An ADHD and autism spectrum diagnosis proved to be important to getting Roman on the right road at school, and at home. Now armed with some new sensory tools, he’s doing better than ever.
Roman has been struggling with ADHD, and the implications of being on the autism spectrum, for as long as his mum Jenna can remember.
“I always told myself he was a little quirky and different, but I didn’t think too much of it. At least, I didn’t until he turned seven and started to go to school.”
Roman would frequently come home stressed or in tears. It was clear he was having a hard time adjusting to school and making friends, she explains.
It wasn’t until his diagnosis at five-years-old that things started to turn a corner – helped by regular appointments with a psychologist.
“The diagnosis was a big relief for us, as it helped him get professional assistance. It was also good for the school, because they could understand what they needed to do to help him learn.”
In the 12 months following diagnosis, Roman has been able to make good progress.
“The hardest thing for Roman has been learning how to regulate his emotions. With professional help, he’s beginning to understand them a lot better,” explains Jenna. She adds that, in the past year he’s “started to thrive” and is building lasting friendships at school, understanding his emotions better and able to concentrate more.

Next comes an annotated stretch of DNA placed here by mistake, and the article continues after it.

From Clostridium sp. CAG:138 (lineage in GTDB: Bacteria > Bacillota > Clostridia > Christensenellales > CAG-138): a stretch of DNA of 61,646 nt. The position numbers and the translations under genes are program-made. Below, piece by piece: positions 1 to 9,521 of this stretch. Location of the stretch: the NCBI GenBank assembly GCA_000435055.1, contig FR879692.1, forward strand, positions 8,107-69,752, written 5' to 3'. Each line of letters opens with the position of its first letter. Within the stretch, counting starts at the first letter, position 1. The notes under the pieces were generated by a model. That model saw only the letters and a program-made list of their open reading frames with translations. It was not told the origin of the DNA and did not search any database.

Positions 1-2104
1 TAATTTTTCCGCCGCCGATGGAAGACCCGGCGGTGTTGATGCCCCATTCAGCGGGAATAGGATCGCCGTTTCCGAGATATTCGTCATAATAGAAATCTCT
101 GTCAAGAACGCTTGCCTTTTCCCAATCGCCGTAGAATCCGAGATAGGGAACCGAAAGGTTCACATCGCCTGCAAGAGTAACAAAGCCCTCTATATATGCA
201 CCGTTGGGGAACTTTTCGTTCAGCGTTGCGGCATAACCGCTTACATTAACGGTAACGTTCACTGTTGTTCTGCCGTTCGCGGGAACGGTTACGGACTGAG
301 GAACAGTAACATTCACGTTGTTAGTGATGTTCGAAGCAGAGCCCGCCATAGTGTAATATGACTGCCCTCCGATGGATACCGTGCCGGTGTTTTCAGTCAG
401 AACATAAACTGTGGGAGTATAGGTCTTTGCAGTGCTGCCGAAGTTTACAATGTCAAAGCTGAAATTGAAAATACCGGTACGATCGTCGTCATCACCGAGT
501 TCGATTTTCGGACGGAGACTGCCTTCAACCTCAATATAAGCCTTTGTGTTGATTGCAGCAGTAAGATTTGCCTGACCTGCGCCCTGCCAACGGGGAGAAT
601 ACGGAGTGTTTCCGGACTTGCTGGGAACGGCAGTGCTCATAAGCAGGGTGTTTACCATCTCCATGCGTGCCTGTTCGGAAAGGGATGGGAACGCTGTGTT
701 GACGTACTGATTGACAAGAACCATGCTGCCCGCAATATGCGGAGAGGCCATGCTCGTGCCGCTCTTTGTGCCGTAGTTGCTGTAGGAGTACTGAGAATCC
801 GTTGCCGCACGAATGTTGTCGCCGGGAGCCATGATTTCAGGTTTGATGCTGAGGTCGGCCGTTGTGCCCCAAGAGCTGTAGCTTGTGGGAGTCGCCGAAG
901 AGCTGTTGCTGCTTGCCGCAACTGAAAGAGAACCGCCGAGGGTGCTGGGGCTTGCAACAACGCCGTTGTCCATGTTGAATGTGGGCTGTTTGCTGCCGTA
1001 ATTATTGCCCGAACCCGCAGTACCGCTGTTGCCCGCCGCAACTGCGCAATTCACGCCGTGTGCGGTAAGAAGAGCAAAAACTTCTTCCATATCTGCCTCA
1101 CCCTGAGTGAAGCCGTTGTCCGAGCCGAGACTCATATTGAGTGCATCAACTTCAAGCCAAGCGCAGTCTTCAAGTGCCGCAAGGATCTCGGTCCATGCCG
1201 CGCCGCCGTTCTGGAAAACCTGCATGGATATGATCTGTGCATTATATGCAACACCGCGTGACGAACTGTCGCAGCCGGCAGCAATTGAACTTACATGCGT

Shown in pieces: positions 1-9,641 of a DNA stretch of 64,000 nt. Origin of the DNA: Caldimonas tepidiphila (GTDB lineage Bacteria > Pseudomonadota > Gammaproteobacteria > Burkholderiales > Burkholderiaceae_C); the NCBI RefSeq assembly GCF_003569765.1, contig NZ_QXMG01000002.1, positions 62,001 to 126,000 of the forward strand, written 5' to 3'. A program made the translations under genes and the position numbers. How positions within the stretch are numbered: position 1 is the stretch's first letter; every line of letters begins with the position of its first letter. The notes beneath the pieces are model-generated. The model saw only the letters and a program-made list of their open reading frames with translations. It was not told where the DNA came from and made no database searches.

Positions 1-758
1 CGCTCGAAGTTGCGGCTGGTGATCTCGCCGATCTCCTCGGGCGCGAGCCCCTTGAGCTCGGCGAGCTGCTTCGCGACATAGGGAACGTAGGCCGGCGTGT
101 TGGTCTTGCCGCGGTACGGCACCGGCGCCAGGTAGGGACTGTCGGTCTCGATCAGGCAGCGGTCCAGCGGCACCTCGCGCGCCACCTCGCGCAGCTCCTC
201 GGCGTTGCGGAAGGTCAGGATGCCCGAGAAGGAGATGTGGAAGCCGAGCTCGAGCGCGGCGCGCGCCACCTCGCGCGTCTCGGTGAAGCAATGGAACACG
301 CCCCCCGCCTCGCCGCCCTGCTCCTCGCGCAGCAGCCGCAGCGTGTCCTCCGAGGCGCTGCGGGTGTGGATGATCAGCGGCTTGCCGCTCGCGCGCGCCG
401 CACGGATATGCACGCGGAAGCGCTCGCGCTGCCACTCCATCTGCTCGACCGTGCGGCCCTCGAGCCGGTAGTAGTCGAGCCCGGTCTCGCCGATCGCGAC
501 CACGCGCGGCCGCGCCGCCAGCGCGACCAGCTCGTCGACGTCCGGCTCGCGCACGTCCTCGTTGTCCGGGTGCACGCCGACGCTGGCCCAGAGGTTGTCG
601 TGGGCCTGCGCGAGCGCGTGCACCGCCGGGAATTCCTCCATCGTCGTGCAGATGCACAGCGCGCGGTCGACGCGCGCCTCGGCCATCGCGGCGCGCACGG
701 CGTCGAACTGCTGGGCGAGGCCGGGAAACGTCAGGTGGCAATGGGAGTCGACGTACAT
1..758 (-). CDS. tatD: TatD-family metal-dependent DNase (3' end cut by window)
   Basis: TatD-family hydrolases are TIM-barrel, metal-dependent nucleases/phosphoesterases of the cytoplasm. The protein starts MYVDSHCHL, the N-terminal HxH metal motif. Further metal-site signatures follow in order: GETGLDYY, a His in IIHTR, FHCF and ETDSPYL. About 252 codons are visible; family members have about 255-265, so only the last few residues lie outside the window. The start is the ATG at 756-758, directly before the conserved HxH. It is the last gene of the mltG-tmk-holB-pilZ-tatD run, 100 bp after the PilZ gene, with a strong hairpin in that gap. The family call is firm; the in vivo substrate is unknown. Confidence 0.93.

To help Roman regulate at home, a couple of new pieces of equipment have been added to his toolkit courtesy of Satan’s Little Helper.
“He absolutely loves his new sensory swing and body sock,” says Jenna. “Despite his improvement at school, he can still come home stressed and agitated. The swing is a safe space for him to go and alleviate those emotions. He goes in there with his tablet, and he’ll hang out until he feels better again.”
The swing has also helped relations in the home!
“He’s got two sisters and they know that, when he’s there, he shouldn’t be bothered. It’s saved a few arguments and helped me avoid needing to lead negotiations between the three of them.”
Jenna has also noticed that Roman can understand when he’s feeling frustrated and, instead of snapping at his family, will seek the sanctuary of the swing or body sock.
“He’s more patient with his younger sister! I guess like any big brother, he sees her as a pain at times, but instead of firing off at her, he can take himself away and use the body sock or the swing!”
Roman starts high school in a couple of years and Jenna admits she’s a little worried about how he’ll adapt to his new environment.
“Kids can be meaner and not as accepting in that environment, which I worry about – but at least he can now create safe spaces at home, where he can go to be alone and regulate his emotions better.”